After more than three decades of research, University of Pennsylvania veterinarians and vision-research scientists, with associates at Cornell University, have identified a gene responsible for a blindness-inducing disease that afflicts dogs. In the process, the Penn scientists may have discovered clues about how retinal cells, and perhaps even neurons, can be regenerated.
The research was conducted by Gustavo D. Aguirre, William A. Beltran, Agnes I. Berta and Sem Genini of Penn's School of Veterinary Medicine, along with Kathleen Boesze-Battaglia of the Penn School of Dental Medicine. They collaborated with researchers from Cornell, the National Eye Institute and the Semmelweis University of Medicine, in Hungary.
Their study was published in the open access journal PLoS ONE.
At the University of Pennsylvania in the late 1960s, Aguirre was studying rod dysplasia, a genetic disease that causes blindness in a rare breed of dog known as the Norwegian Elkhound. After the blinding disorder in the original group of dogs was eliminated, Aguirre and his colleagues endeavored to find other dogs that suffered from the same condition, only to discover a similar but separate disease instead.
This disease, which they termed early retinal degeneration, or ERD, resulted in the same blindness but in a much shorter period of time; the afflicted dogs became completely blind within a year of birth, instead of between two and four years.
Interested in gene therapies to cure blindness, Aguirre and his colleagues began narrowing down the list genes that could be responsible for ERD. As the relevant technologies improved, the researchers were able to work faster, but it was only recently that they discovered the culprit.
It was hiding in an unlikely place in the dog's genome.
"After developing the dog genetic map in the late '90s and then mapping the disease to a known region of the genome," Aguirre said, "we had a physical interval to look for this gene in, but we had to prioritize gene candidates by their location and what their function is. This gene was at the bottom of our list because it's normally only found in the brain and was not related to any known vision defect. But, lo and behold, it's actually a very important gene to the retina."
Identifying the gene is a first step to explaining a puzzling aspect of ERD: a "plateau" in its progression. The visual cells in the retina initially remain but then are lost and vision quickly fades. Microscopic analyses of retinas from afflicted dogs showed that, during this period, vision-related cells die at an accelerated rate but are just as quickly replaced; the cell death and compensatory formation of new ones is a new and totally unexpected finding in diseases of the retina. This work was done by Ágnes Berta, a medical doctor from Budapest who, as part of her Ph.D. studies, spent a year in the Aguirre lab through a Fulbright educational exchange program fellowship.
The researcher used an antibody-labeling system to identify how the photoreceptors were affected. The two types of these cells responsible for vision are rods, which are very sensitive to dim light, and cones, which distinguish color. Humans have short, medium and long cones, which correspond to the wavelengths of light they detect. Dogs and most other mammalian species have only two cone types, one that is sensitive to short wavelengths and another that absorbs light in both the long and medium wavelength range.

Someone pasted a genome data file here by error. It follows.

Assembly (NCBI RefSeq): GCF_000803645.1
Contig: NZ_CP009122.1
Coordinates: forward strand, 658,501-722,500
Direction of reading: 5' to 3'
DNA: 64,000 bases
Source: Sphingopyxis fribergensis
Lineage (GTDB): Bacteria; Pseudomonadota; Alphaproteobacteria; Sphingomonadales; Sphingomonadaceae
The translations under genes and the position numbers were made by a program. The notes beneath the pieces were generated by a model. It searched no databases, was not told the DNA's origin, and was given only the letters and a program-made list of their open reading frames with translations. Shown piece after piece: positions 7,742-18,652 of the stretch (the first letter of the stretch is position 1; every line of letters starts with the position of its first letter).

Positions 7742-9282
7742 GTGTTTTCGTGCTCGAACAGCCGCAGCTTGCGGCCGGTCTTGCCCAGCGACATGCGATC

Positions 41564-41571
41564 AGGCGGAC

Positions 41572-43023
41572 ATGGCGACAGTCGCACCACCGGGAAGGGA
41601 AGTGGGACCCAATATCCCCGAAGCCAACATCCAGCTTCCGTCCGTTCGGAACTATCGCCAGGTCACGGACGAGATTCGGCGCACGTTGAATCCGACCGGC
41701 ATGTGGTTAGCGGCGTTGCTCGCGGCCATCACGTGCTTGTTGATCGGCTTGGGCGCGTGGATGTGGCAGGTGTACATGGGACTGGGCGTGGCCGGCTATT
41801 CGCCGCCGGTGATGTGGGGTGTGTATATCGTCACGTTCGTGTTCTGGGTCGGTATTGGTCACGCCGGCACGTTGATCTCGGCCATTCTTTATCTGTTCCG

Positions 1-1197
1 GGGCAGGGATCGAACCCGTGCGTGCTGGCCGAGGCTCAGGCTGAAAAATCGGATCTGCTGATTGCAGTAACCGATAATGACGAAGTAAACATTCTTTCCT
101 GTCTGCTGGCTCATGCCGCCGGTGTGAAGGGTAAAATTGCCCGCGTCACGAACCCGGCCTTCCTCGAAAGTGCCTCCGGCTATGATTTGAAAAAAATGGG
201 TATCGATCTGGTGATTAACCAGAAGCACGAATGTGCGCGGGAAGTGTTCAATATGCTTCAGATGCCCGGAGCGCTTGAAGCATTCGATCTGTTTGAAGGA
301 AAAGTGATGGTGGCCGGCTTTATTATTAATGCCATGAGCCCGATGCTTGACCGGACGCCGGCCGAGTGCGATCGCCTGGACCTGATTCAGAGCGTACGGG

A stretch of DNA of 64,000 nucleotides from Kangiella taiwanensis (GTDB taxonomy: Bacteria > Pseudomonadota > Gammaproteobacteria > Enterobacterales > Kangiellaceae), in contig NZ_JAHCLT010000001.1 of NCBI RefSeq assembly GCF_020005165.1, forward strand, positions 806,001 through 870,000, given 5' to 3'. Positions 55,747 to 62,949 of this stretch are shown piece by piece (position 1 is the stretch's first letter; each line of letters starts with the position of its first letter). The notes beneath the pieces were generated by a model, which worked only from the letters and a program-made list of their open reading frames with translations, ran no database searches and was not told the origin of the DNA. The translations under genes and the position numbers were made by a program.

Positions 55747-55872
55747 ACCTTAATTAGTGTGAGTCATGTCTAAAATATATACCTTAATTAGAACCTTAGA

"When Berta used an antibody label for the medium and long cones, it was very discreet, but when she used label for the short wave length sensitive cones a population of rods was also labeled," Aguirre said. "We saw that as the cell proliferates it goes back to a primordial, hybrid photoreceptor."
Though the exact function of the relevant gene has yet to be identified, it is likely involved in the control of the cell division cycle. Normally, photoreceptors cells in the retina stop dividing shortly after birth. These hybrid photoreceptors, however, continue to divide during ERD's plateau period.
Understanding what keeps those cells rejuvenating may hold the key for therapies that can hold off the onset of blindness, or even reverse it.
"These cells are abnormal," Aguirre said. "Normally, there is no good evidence of large amounts of new cells being created in the retina or the central nervous system. We can better understand the way that the photoreceptor cells divide by studying this disease and potentially manipulate the gene in such a way that you could get the division component without the abnormal component. If we could regrow our diseased retinal cells, it would be wonderful."
In addition to Aguirre, Beltran, Berta, Genini and Boesze-Battaglia, the research was conducted by Orly Goldstein and Gregory M. Acland of the College of Veterinary Medicine at Cornell University, Paul J. O'Brien of the National Eye Institute and Ágoston Szél of Semmelweis University.
The research was supported by the National Eye Institute, the National Institutes of Health, a Fulbright Educational Exchange Program Fellowship, the Foundation Fighting Blindness Center, the Van Sloun Fund for Canine Genetic Research, Hope for Vision, The ONCE International Prize for R&D in Biomedicine and New Technologies for the Blind.
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